Optical interrogation of biological tissues offers great variety of intrinsic probing mechanisms as well as highly specific contrast approaches based on tissue-specific expression of fluorescent proteins and extrinsically administered molecular biomarkers. Yet, most of the important living organisms and tissues remain inaccessible by the current optical imaging techniques due to complications arising from intense light scattering in tissues. Our new imaging approach, termed Multispectral Optoacoustic Tomography (MSOT), "listens" to ultrasonic vibrations created by ultrashort flashes of light at multiple wavelengths in order to attain high resolution tomographic views through several millimeters to centimeters of tissues, being independent of photon scattering.
Optical Imaging Enables Biological Discovery
For centuries, biological discovery was based on optical imaging, in particular microscopy but also several chromophoric assays and photographic approaches. The compelling advantages of light have more recently driven the development of powerful classes of fluorescent tags that can stain functional and molecular processes in-vivo. The most widely acknowledged technology is naturally the 2008 Nobel-prize awarded fluorescent protein, which offers perhaps the most versatile tool for biological fluorescence imaging . Fluorescent proteins attain the ability to tag cellular motility and sub-cellular process, from gene expression and signaling pathways to protein function and interactions, merging optimally with post-genomic "-omics" investigations and interrogating biology at the systems level. At the organ and organism level, optical biological imaging has traditionally focused on studying life on dead specimens, i.e. through histology or immunohistochemistry, on thin sections that yield minimal photon scattering. The need to study evolution, function and disease in unperturbed environments and over time, has however entrusted modern optical visualization with the task of in vivo application.
Scattering Sets Limits for Light Penetration and Spatial Resolution
The underlying physical barrier for high-resolution (the so-called diffraction limited) optical imaging is the significant light diffusion.
Imaging & Microscopy Issue 4 , 2012 as free epaper or pdf download
When imaging with light through tissue, photons interfere with cellular interfaces and organelles leading to multiple scattering events within the specimen under investigation . The detected light therefore loses information on its origin and propagation path, blurring the images and destroying spatial resolution. Even state-of-the-art multiphoton microscopy is usually limited to superficial imaging up to a depth of 0.5-1 mm in most living tissues. Macroscopic optical imaging has recently evolved as an alternative method for imaging large diffuse specimen and utilizes fully diffusive photons, typically from structures that are larger than 1 cm. In its more advanced form, techniques like Fluorescence Molecular Tomography (FMT) illuminates the sample under investigation at multiple projections and utilizes mathematical models of photon propagation in tissues, in combination with capturing diffusive photons propagating through tissue, to reconstruct the underlying imaging contrast, albeit with much lower resolution than in microscopy . Several different implementations, developed over the past years, have been successfully used to three-dimensionally image bio-distribution of fluorochromes in entire animals, molecular pathways of cancer and cardiovascular decease, offering quantitative imaging. Optical tomography in diffuse objects, however, has been developed and today applied in tissues with dimensions that are normally larger than 1 cm and usually offers low spatial resolution on the order of 1 mm.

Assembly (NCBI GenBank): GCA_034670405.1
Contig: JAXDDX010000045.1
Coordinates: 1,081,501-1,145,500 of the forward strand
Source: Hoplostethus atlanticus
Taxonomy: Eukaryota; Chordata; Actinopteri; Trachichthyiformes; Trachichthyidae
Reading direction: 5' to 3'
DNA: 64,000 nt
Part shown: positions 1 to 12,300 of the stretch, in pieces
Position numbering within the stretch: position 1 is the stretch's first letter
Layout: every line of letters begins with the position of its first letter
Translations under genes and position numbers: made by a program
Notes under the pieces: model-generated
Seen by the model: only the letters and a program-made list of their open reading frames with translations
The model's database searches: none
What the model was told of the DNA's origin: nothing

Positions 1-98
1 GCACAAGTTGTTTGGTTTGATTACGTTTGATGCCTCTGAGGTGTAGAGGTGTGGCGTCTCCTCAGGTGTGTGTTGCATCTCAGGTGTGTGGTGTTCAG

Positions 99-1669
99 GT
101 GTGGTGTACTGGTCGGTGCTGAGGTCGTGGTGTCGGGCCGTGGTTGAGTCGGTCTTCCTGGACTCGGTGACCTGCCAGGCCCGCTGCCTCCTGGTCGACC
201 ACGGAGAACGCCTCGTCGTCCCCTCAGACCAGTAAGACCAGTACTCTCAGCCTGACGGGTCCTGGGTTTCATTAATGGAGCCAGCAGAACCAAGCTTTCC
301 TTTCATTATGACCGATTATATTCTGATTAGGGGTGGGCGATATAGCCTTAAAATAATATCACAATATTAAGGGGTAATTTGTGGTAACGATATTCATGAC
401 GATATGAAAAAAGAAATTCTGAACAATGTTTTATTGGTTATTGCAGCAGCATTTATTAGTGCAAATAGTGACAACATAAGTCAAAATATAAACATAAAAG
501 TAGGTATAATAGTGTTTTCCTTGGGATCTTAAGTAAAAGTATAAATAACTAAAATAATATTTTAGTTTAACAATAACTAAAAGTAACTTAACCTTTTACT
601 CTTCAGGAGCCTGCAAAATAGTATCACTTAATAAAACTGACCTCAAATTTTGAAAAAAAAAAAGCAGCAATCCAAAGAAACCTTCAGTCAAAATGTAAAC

Multi-Spectral Optoacoustic Tomography (MSOT)
Optoacoustic (or photoacoustic) tomography is a hybrid imaging modality that has recently demonstrated unprecedented high-resolution imaging of chromophore distribution and vasculature deep in tissues of small animals. Optoacoustic imaging relies on detection of ultrasonic signals induced by absorption of pulsed light, effect whose initial discovery by Alexander Graham Bell dates back to 1880. However, it was not until the last decade that potential of optoacoustics was successfully explored for tissue imaging . Since scattering of ultrasonic waves in biological tissues is extremely weak, as compared to that of light, biomedical optoacoustic imaging combines high optical absorption contrast with good spatial resolution limited only by ultrasonic diffraction. Unlike in pure optical imaging, the spatial resolution here is not determined nor limited by light diffusion, therefore such performance cannot be achieved by any other optical imaging technology developed so far. Originally, optoacoustic imaging of tissues targeted endogenous tissue contrast, primarily resolving oxy- and deoxy-hemoglobin and different vascular structures . However, high contrast images were also obtained from tissues with low blood content, such as fat and bones (fig. 1) .
While good quality anatomical optoacoustic images can be generated by measurements at single light wavelength, we use multi-wavelength illumination and spectral processing in order to identify certain molecular markers in the presence of a highly heterogeneous background. Molecules with absorption spectra that are different than the ones of background tissue are best suited for MSOT imaging. In figure 2 it is demonstrated how the three-dimensional distribution of mCherry fluorescent protein is resolved deep within the brain of an adult zebrafish with spatial resolution of about 38 micron . The fish measures 6 mm in diameter and exhibits fully diffusive behavior thus, apparently, it was so far not accessible by any of the existing optical imaging methods.
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